Scientists name the best diet for your heart

Scientists name the best diet for your heart

It’s official: Scientists say the Mediterranean diet is good for your heart.

According to findings published in the New England Journal of Medicine, eating a diet rich in nuts, olive oil, fruits, veggies and a little red wine can help fight against heart problems better than eating a low-fat diet.

Researchers evaluated nearly 7,500 men and women ranging in ages 55 to 80 for about five years.  They were assigned to one of three groups including individuals who dined on an olive oil-focused Mediterranean diet, another group who ate a Mediterranean diet with nuts as the central ingredient and those who ate a low-fat diet.

At enrollment, the participants had no history of stroke or heart attack, but they did have other risk factors such as obesity, smoking, Type 2 diabetes, high cholesterol and blood pressure.

The olive oil group consumed about a liter of olive oil a week. The nuts group ate about an ounce a day of almonds, walnuts and hazelnuts. It is important to note that both groups also drank wine and ate plenty of fish, fruits and vegetables with their meals.  They also were encouraged to avoid red and processed meats.

The low-fat group ate a diet filled with potatoes, fruits, low-fat dairy, breads, veggies and lean fish. They were given instructions to cut out baked goods, oils, nuts, red and processed meats.

The results showed that of the 288 cardiovascular events that occurred among the participants, 109 were in the low-fat group. Ninety-six events happened in the group who ate the olive oil Mediterranean diet, and there were 83 heart-related occurrences in the individuals who consumed the Mediterranean diet with nuts as the main staple.

Researchers say after looking at the data, the only statistically significant link was found between the Mediterranean diet and stroke, which shows a 30 percent reduction in relative risk. However, researchers say the study does not prove a direct cause and effect.

One of the lead authors of the study noted that one of the primary reasons the Mediterranean diet seems to boost heart health is its combination of good-quality fats like monounsaturated found in olive oil and a host of other good fatty nutrients contained in fish, nuts and veggies.

But U.S. experts warn that these findings no matter how great, should not give Americans a license to start packing in nuts and olive oil into their diets without making modifications.

“Moderation is key,” said Dr. Vincent Bufalino Advocate Health Care’s vice president of cardiovascular services. “Nuts and olive oils can add a lot of calories to your diet if you don’t cut out other things.”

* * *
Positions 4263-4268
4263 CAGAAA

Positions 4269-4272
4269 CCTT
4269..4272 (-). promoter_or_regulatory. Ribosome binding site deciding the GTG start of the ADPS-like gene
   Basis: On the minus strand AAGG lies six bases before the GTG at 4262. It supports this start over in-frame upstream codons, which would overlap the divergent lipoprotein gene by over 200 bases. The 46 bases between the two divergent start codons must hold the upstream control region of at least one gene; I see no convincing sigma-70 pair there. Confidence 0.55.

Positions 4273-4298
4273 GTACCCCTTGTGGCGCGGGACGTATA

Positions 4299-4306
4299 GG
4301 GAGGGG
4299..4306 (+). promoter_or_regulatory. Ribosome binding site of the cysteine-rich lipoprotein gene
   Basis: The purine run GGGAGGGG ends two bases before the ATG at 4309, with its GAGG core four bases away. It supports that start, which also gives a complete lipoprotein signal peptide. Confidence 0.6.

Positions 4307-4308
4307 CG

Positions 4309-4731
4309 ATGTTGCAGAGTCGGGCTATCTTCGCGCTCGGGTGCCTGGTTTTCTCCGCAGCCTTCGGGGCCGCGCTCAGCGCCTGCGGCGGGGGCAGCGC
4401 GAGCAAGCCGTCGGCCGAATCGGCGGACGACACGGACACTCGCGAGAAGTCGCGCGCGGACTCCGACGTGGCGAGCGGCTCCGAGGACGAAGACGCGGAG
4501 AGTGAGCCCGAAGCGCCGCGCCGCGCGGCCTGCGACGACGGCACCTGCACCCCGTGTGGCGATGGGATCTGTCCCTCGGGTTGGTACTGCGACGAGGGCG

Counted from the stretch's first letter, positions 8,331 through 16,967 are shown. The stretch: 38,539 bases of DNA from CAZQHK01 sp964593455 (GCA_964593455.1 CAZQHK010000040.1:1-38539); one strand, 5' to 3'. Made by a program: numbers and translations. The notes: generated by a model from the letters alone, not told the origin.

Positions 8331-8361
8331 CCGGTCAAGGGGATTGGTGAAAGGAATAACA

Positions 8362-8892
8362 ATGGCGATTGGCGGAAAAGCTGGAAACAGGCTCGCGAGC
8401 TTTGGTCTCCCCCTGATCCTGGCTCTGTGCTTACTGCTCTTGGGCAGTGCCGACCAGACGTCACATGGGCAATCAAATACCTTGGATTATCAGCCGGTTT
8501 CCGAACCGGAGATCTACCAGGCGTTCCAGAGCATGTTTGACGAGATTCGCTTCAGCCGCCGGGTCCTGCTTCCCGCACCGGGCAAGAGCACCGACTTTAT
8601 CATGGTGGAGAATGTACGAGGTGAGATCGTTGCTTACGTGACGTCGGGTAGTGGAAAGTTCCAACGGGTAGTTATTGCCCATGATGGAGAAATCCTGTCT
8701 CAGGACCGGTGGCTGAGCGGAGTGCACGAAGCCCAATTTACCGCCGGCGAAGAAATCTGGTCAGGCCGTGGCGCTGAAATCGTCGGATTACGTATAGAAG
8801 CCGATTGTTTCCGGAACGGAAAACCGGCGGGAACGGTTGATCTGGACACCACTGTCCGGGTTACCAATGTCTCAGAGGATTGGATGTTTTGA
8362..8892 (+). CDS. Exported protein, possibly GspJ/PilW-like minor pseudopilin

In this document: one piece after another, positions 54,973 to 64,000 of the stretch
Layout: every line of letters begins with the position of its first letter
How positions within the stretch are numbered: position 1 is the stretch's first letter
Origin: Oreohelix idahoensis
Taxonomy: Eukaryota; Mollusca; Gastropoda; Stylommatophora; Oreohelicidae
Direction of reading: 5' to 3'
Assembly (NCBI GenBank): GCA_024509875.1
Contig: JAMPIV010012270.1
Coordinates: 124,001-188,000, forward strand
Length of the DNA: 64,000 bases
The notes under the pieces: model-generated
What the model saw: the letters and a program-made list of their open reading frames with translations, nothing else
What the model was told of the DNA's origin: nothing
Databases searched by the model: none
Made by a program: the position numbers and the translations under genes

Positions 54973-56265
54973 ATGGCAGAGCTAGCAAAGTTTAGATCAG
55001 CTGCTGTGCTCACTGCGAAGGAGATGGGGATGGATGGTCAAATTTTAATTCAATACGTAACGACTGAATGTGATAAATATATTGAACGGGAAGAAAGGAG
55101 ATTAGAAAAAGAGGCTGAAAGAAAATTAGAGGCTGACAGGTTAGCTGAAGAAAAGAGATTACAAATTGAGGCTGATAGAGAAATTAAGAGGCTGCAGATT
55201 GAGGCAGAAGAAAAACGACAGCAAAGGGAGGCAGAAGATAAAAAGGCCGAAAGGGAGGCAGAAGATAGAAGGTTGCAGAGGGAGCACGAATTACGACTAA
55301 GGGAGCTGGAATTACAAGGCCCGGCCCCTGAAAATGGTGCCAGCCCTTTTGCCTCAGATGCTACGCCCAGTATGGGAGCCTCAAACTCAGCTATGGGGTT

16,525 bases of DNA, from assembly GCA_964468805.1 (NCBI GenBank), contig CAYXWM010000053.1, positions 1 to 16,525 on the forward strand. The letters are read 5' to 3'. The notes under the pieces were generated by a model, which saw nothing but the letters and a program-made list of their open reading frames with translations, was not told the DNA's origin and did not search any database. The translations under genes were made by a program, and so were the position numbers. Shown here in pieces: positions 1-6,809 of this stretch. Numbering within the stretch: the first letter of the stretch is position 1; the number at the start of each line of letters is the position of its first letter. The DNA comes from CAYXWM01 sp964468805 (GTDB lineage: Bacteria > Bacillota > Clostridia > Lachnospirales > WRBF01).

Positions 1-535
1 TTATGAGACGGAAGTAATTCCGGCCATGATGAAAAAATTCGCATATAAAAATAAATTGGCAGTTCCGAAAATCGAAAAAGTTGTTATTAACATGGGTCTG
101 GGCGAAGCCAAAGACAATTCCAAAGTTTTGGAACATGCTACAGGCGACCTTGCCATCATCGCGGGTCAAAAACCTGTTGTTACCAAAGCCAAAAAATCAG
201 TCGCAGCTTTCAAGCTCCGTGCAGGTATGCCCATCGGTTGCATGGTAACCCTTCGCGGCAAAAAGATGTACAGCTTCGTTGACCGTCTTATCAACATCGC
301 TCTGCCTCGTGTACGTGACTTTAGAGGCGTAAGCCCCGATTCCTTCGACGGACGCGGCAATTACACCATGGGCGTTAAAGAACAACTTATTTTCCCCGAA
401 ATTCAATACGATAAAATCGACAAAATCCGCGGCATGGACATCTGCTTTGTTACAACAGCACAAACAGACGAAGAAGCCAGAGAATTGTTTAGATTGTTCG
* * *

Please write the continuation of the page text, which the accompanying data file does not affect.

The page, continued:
Bufalino recommends his patients start with substituting less healthy options with more healthy ones such as changing up your salad dressing to vinegar and olive oil instead of creamy dressings or cutting out your morning muffin and eating 10 to 12 almonds instead.

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4 Comments

  1. I think I will like this diet – much easier to follow. And my heart will be happy!

  2. Stephanie Johnson February 26, 2013 at 12:30 pm · Reply

    I agree with you…I started it today:-)

  3. Went to Aldi at lunch and was able to stock up on a surprising number of items that fit this diet. Now my office is stocked with healthy snacks and lunches for a couple of weeks. Hope it sticks!

  4. I think it is important to eat RAW almonds and hazelnuts without salt or flavoring. It took me a few months to appreciate raw almonds, one a time, as a delicious treat. They curb hunger and seem to increase alertness. I have found that healthy eating involve less exciting foods eaten slowly. Savor each bite. The problem with most of the unhealthy food we eat is it is too exciting. It is the poduct of marketing experts rather than nutrtion experts, designed for impulse buying and eating. Healthy eating is very counter-culture in the U.S. That's why we have to have a label like "Mediterranean Diet" for something healthy. I wonder what European countries call the "American Diet"? It is probably not associated with health food.

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health enews Staff
health enews Staff

health enews staff is a group of experienced writers from our Advocate Health Care sites, also including freelance or intern writers.

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